This article is part of the That Insidious Beast series.
Tall Boy turns and bends to examine the front tire. An immense, gray-green head pushes down through the brambles on the driver's side. Through the foliage I can see the trunk of a huge and terrible body rippling with unnatural muscles. I can't cry out in warning. I can't even inhale.
The creature's head is as large as the bed of the truck, its reptilian skull topped with a red, boney crown. Its nostrils flare at the unwashed scent of Tall Boy and it regards him with small, golden eyes. It snuffles loudly. I can feel the heat of its breath through the open door. The creature's head rotates curiously and its jaws snap.
It closes its little eyes to swallow the lump of flesh and bone. It has torn out most of the unlucky tender's pelvis and back. Blood is spilling and spraying from every edge of the gaping wound. His gray uniform has gone instantly dark red and blood is overflowing his rubber boots.
Gravity pulls out his viscera. I can see the wet bags of Tall Boy's lungs and his beating heart. He gags on blood and struggles to turn. He's reaching for one of his knives. Taking it up into his hand and turning to face the thing that has already killed him. His guts are spilling out around him. He slips and falls into his entrails.
The way Tall Boy writhes mindlessly is so much like-
We're stopped on the highway. The truck is sideways and facing the concrete crash wall. The door is still open, but Tall Boy is no longer standing next to the truck.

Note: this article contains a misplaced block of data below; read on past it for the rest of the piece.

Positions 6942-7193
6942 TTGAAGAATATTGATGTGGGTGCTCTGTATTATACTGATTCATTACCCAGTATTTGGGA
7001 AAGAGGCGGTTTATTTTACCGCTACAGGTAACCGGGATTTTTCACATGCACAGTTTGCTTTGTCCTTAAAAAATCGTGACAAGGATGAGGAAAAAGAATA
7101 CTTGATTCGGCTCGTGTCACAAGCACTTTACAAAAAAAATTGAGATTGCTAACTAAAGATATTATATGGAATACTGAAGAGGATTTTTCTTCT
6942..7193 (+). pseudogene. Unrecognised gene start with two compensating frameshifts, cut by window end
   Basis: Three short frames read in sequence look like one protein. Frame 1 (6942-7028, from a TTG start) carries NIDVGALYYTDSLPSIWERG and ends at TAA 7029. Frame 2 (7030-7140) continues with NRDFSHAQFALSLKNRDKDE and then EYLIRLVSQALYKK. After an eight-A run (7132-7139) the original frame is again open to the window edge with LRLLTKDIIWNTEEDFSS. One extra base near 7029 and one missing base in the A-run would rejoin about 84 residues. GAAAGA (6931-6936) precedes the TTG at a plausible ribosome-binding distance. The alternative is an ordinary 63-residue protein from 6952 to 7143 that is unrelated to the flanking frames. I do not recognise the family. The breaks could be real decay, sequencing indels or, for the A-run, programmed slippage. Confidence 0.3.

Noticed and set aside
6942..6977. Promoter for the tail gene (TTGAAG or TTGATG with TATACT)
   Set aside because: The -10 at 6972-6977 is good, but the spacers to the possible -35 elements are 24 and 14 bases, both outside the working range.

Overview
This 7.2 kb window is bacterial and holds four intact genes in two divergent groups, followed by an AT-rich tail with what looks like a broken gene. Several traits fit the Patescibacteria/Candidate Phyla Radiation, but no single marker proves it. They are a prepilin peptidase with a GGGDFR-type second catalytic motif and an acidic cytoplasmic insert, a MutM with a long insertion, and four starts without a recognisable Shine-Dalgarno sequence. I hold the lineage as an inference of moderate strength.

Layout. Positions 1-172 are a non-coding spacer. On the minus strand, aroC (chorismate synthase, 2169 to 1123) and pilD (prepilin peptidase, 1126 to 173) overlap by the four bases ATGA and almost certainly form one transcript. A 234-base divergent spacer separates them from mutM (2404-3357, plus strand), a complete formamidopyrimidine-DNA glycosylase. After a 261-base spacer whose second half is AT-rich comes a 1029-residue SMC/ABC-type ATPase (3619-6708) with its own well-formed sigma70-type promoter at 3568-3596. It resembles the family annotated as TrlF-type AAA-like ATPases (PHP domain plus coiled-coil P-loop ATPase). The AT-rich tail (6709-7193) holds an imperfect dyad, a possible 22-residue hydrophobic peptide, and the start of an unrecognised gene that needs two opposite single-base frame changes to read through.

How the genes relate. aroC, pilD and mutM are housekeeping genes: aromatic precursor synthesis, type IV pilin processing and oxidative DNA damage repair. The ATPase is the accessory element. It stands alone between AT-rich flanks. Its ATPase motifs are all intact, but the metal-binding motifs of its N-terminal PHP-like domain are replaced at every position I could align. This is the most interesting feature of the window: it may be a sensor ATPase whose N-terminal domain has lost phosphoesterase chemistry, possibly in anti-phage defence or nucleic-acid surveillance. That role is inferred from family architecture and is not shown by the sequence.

Tall Boy is no longer anywhere or much of anything. Just a stain and a few bits of gristle on the side of the truck.
Fatso gurgles in confusion. Blood drips against the front of my uniform.
That tone is so loud. It's vibrating my skull with its intensity. It is louder than ever before. The blood is pattering like rain on my BDU jacket. I struggle to breathe.
Fatso recovers before me and drags me to his side of the truck. He cradles my head in the soft mitt of his swollen hand. He murmurs to me in his sweet, high voice. Like a child's. He douses my face with water from a silver vial kept chained to his belt.
"God, don't take this'n too. I need this'n to get back to home. Please, God, keep and preserve us from dragons and disappearing trees. God, watch over Tender Gordon Brewer and rest his soul. He was a loyal servant of The Host. God, smite the dragon. God..."
On and on, Fatso implores God in his lardy castrato for a laundry list of favors big and small. "God protect us from this stuff that don't make any sense" is matched with "God, don't let the truck get no more flat tires."
The tone dies away gradually. I regain my faculties and sit up. Fatso hands me a dirty rag. I tear off strips and shove them into my nostrils.
Fatso gets out to change the tires once he is assured I am not going to bleed out through my nose. We have three flats and only two spares. The ride is rough and the truck pulls violently to the left.
We make it to a service station in a tiny speck of a town called Gum. We're not too far from Murfreesboro. The station is a big one with a snack mart, but the shelves are bare and the coolers are empty. Only one pump works and the lone attendant blanches when he sees Fatso in his white hood.
Fatso commandeers tires and forces the poor attendant to change them out for the bald spares on the truck. There are pieces of gore clinging to the driver's side door. The attendant wipes out the wheel well with a rag.
The Remains of Bidet (James Ivory, 1993)
We might find we have more in common than we think if we just stop fighting long enough to combine our bodies into a singular organism.
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